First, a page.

];

        $filterName = '';
        $filterInputs = [];

        continue;
    } else if ($current === TOKEN_INPUT_DELIMITER) {
        $filterInputs[] = $currentSegment;
        $currentSegment = '';

        continue;
    } else if ($current === TOKEN_INPUT_START) {
        $filterName = $currentSegment;
        $currentSegment = '';
        $isParsingInput = true;

        continue;
    }

    $currentSegment .= $current;
}

If we run this code now, we will get the following output:

array(1) {
  [0]=>
  array(2) {
    ["name"]=>
    string(5) "where"
    ["input"]=>
    array(3) {
      [0]=>
      string(4) "name"
      [1]=>
      string(1) "="
      [2]=>
      string(0) ""
    }
  }
}

Our last input value has been completely removed now. This is interesting, but has a pretty simple cause and solution. When our TOKEN_STR_DELIMITER token is encountered it resets the value of $currentSegment. We need to update this code block to check if we are already parsing a string. If so, we will add the current value of $currentSegment to our $filterInputs before resetting things and moving on:

<?php

const TOKEN_FILTER_DELIMITER = '|';
const TOKEN_INPUT_START = '(';
const TOKEN_INPUT_END = ')';
const TOKEN_INPUT_DELIMITER = ',';
const TOKEN_STR_DELIMITER = '\'';
const TOKEN_STR_ESCAPE = '\\';

$tokens = mb_str_split(file_get_contents('input.txt'));
$inputLength = count($tokens);

$filters = [];
$filterName = '';
$currentSegment = '';
$filterInputs = [];
$isParsingInput = false;
$isParsingString = false;

for ($i = 0; $i < $inputLength; $i++) {
    $current = $tokens[$i];

    if ($current === TOKEN_STR_DELIMITER) {
        if ($isParsingString) {
            $filterInputs[] = $currentSegment;
        }

        $isParsingString = !$isParsingString;
        $currentSegment = '';

        continue;
    } else if($current === TOKEN_FILTER_DELIMITER) {
        $currentSegment = '';
        $filterName = '';
        $filterInputs = [];

        continue;
    } else if ($current === TOKEN_INPUT_END) {
        $filterInputs[] = $currentSegment;
        $currentSegment = '';
        $isParsingInput = false;

        $filters[] = [
            'name' => $filterName,
            'input' => array_map('trim', $filterInputs)
        ];

        $filterName = '';
        $filterInputs = [];

        continue;
    } else if ($current === TOKEN_INPUT_DELIMITER) {
        $filterInputs[] = $currentSegment;
        $currentSegment = '';

        continue;
    } else if ($current === TOKEN_INPUT_START) {
        $filterName = $currentSegment;
        $currentSegment = '';
        $isParsingInput = true;

        continue;
    }

    $currentSegment .= $current;
}

Our parser output is now:

array(1) {
  [0]=>
  array(2) {
    ["name"]=>
    string(5) "where"
    ["input"]=>
    array(4) {
      [0]=>
      string(4) "name"
      [1]=>
      string(1) "="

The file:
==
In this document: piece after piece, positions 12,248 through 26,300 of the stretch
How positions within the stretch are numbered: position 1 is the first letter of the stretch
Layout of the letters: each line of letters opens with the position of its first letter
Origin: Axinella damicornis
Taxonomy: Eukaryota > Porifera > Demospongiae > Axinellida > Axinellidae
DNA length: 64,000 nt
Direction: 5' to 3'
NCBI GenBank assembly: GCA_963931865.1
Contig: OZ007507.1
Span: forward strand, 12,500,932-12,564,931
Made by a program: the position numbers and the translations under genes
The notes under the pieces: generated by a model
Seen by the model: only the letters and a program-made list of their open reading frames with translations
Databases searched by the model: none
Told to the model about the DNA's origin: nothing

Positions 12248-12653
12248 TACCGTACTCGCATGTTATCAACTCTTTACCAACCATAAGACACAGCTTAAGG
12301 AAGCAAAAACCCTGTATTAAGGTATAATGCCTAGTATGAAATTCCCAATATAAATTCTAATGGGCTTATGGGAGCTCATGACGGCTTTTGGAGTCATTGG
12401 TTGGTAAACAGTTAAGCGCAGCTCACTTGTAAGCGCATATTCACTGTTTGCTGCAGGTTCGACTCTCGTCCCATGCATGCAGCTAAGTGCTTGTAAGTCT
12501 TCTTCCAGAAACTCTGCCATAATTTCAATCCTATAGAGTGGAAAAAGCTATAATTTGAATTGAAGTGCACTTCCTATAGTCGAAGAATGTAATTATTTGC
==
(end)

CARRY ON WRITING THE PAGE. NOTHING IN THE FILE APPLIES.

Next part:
[2]=>
      string(19) "Simple string input"
      [3]=>
      string(0) ""
    }
  }
}

We now have a new problem in that we have an empty string value as a fourth input value that shouldn't be there. We cannot simply check if we have empty strings and remove them, since an empty string value can be completely valid input, and we have no way of making a distinction between valid and invalid empty strings. Why is this happening, though?

Currently our TOKEN_STR_DELIMITER code block is adding the $currentSegment value to our $filterInputs array whenever it is reached and we are already parsing a string value. If we take another look at our input string we can see that the TOKEN_INPUT_END character follows our TOKEN_STR_DELIMITER character:

where(name, =, 'Simple string input')

If we think about this some more, in an earlier section we implemented the TOKEN_INPUT_END conditional block, which also adds the $currentSegment value to our $filterInputs array. This behavior would also be present if another string input value was included in the list after a string because the TOKEN_INPUT_DELIMITER token would be present:

where(name, =, 'Simple string input', value)

Because we know that only the TOKEN_INPUT_DELIMITER and TOKEN_INPUT_END characters should follow the end of a string delimiter, we can update our TOKEN_STR_DELIMITER block to simply indicate that we are no longer parsing a string and move on (since one of the following conditional blocks would take care of adding the value to the $filterInputs array):

<?php

const TOKEN_FILTER_DELIMITER = '|';
const TOKEN_INPUT_START = '(';
const TOKEN_INPUT_END = ')';
const TOKEN_INPUT_DELIMITER = ',';
const TOKEN_STR_DELIMITER = '\'';
const TOKEN_STR_ESCAPE = '\\';

$tokens = mb_str_split(file_get_contents('input.txt'));
$inputLength = count($tokens);

$filters = [];
$filterName = '';
$currentSegment = '';
$filterInputs = [];
$isParsingInput = false;
$isParsingString = false;

for ($i = 0; $i < $inputLength; $i++) {
    $current = $tokens[$i];

    if ($current === TOKEN_STR_DELIMITER) {
        if ($isParsingString) {
            $isParsingString = false;

            continue;
        }

        $isParsingString = true;
        $currentSegment = '';

        continue;
    } else if($current === TOKEN_FILTER_DELIMITER) {
        $currentSegment = '';
        $filterName = '';
        $filterInputs = [];

        continue;
    } else if ($current === TOKEN_INPUT_END) {
        $filterInputs[] = $currentSegment;
        $currentSegment = '';
        $isParsingInput = false;

        $filters[] = [
            'name' => $filterName,
            'input' => array_map('trim', $filterInputs)
        ];

        $filterName = '';
        $filterInputs = [];

        continue;
    } else if ($current === TOKEN_INPUT_DELIMITER) {